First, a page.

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Single-Family Rental Construction Up 66% During the Pandemic

Originally posted by GlobeSt.com | Kelsi Maree Borland

The pandemic supercharged growth in the single-family rental market. With rising home costs and economic disruption, more people turned to single-family home rentals throughout the US, triggering increased interest from institutional capital and a boom in development, according to research from Trepp.

Last year, there were 50,000 new single-family rental homes added to the market, a 66% increase of the average number of new homes built annually over the last decade. Declining homeownership due to rising house prices and increased demand for homes has catalyzed the growth in the market, and development began to rapidly increase in the middle of the year.

Builders are continuing to grow the construction pipeline in 2021. Lennar Corp. announced that it would begin to focus solely on the single-family rental market by launching the $4 billion Upward America Venture that will buy single-family homes and townhomes in high-growth markets. In addition, Greystar Real Estate Partners have targeted growing its portfolio to 25,000 homes over the next five years.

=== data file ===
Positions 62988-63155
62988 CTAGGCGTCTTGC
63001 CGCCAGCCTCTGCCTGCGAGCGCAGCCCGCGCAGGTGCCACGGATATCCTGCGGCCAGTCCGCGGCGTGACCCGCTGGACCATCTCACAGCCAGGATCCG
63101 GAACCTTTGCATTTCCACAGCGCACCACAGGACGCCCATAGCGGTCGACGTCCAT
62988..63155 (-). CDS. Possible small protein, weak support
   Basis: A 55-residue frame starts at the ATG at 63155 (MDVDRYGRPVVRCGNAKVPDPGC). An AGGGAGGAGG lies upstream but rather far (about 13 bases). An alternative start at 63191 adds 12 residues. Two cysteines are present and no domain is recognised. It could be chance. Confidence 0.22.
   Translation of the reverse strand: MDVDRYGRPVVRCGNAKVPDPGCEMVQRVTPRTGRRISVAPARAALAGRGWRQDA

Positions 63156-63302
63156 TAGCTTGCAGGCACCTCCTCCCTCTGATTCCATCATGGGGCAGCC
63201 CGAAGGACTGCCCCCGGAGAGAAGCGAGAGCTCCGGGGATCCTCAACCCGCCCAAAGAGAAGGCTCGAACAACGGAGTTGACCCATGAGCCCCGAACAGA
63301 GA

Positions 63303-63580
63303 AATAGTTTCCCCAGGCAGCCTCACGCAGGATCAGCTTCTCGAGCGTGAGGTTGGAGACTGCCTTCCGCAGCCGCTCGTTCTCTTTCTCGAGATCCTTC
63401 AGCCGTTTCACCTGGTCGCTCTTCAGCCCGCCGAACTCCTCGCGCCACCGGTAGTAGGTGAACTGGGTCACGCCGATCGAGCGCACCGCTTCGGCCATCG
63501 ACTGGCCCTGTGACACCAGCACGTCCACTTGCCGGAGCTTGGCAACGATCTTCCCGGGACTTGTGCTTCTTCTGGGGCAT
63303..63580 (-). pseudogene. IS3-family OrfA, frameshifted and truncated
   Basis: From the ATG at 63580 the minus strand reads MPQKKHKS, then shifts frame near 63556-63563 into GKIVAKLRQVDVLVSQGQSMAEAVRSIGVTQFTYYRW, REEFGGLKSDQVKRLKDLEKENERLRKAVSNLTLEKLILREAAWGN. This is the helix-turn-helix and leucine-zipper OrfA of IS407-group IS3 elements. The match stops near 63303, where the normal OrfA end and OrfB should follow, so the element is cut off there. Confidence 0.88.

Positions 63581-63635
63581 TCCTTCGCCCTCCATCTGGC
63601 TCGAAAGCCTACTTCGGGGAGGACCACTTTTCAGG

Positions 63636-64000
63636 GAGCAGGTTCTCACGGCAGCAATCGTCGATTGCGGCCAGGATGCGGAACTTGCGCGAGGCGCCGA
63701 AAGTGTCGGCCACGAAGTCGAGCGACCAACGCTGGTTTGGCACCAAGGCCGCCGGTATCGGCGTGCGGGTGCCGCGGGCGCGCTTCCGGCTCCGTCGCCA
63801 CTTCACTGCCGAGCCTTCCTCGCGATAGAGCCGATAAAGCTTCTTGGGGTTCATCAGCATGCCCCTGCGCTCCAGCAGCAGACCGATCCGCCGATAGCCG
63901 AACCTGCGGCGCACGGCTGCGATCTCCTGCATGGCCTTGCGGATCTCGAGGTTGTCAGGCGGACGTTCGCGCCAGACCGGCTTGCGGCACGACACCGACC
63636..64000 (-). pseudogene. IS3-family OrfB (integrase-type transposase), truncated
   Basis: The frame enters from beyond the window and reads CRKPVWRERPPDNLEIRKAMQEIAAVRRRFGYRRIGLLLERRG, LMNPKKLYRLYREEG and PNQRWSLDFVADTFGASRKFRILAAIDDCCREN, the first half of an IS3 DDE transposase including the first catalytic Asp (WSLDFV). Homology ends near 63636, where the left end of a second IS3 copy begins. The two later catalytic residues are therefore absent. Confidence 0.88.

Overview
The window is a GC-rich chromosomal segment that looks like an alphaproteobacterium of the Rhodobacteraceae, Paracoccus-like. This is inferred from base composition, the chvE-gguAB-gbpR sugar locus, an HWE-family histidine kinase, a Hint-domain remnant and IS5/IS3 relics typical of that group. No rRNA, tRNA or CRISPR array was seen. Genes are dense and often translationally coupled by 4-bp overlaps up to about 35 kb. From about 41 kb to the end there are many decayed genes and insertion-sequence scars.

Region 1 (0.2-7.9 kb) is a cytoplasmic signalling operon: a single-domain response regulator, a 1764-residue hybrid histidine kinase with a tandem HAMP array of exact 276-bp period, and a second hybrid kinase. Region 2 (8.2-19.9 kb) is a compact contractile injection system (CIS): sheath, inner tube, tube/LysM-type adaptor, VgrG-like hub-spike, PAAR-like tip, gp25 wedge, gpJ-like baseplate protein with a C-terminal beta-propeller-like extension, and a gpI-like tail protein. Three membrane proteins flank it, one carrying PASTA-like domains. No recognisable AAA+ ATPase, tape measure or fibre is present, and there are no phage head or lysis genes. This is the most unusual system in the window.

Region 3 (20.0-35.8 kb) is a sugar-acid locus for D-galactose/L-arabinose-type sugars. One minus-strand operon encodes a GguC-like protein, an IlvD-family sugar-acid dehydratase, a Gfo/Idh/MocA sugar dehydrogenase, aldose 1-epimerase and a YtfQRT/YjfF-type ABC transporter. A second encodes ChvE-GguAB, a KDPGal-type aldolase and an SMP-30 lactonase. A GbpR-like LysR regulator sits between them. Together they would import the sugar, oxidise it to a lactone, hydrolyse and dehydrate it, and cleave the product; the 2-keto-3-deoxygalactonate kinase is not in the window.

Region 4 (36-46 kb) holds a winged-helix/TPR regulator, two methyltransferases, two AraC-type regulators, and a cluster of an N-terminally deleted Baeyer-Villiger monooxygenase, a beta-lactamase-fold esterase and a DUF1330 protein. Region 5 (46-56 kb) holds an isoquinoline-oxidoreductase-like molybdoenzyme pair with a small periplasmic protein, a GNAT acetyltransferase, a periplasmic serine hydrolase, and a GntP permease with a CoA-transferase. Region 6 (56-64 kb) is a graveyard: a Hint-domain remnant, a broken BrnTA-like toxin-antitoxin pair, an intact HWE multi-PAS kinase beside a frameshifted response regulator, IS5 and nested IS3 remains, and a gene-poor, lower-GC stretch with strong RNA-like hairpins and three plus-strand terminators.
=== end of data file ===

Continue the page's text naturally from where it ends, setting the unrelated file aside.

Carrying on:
The demand also caught the attention of institutional capital. JLL bought into Roofstock, an online rental housing platform; SFR firm Avanta Residential invested $500 million into the market; and the Wisconsin Investment Board approved a $150 million commitment to the Hudson Single-Family Rental Fund. This year, Progressive Residential has securitized four of the five largest SFR deals, investing a total of $2.8 billion in the space compared to $1.3 billion last year.

Lenders are also betting on the market. Last year, CMBS issuance doubled over 2019 to $8.3 billion, even as issuances for other asset classes fell. Demand isn’t the only reason that lenders were bullish on this housing segment. SFR proved to be resilient through the recession. The CMBS delinquency rate was only 1% in 2020, excluding December. In January, the delinquency rate dropped to .4% and again in April to .31%. By comparison, the delinquency rate for the overall for CMBS spiked to 10.5% in October 2020.

With so much attention focused on the market, Tom MacManus, president of MONEY360, is concerned that priced are becoming inflated. At the Apartments Spring 2021 virtual conference, he said, “Developers and builders of single-family [rentals] can get top-notch pricing. Some of that, to me, doesn’t sound like it passes the test for the long-term.” However, Trevor Koskovich, president of investment sales at NorthMarq and another panelist, disagreed, saying the enormous demand from baby boomers and millennials supports the growth in the market.

Originally posted by GlobeSt.com | Kelsi Maree Borland

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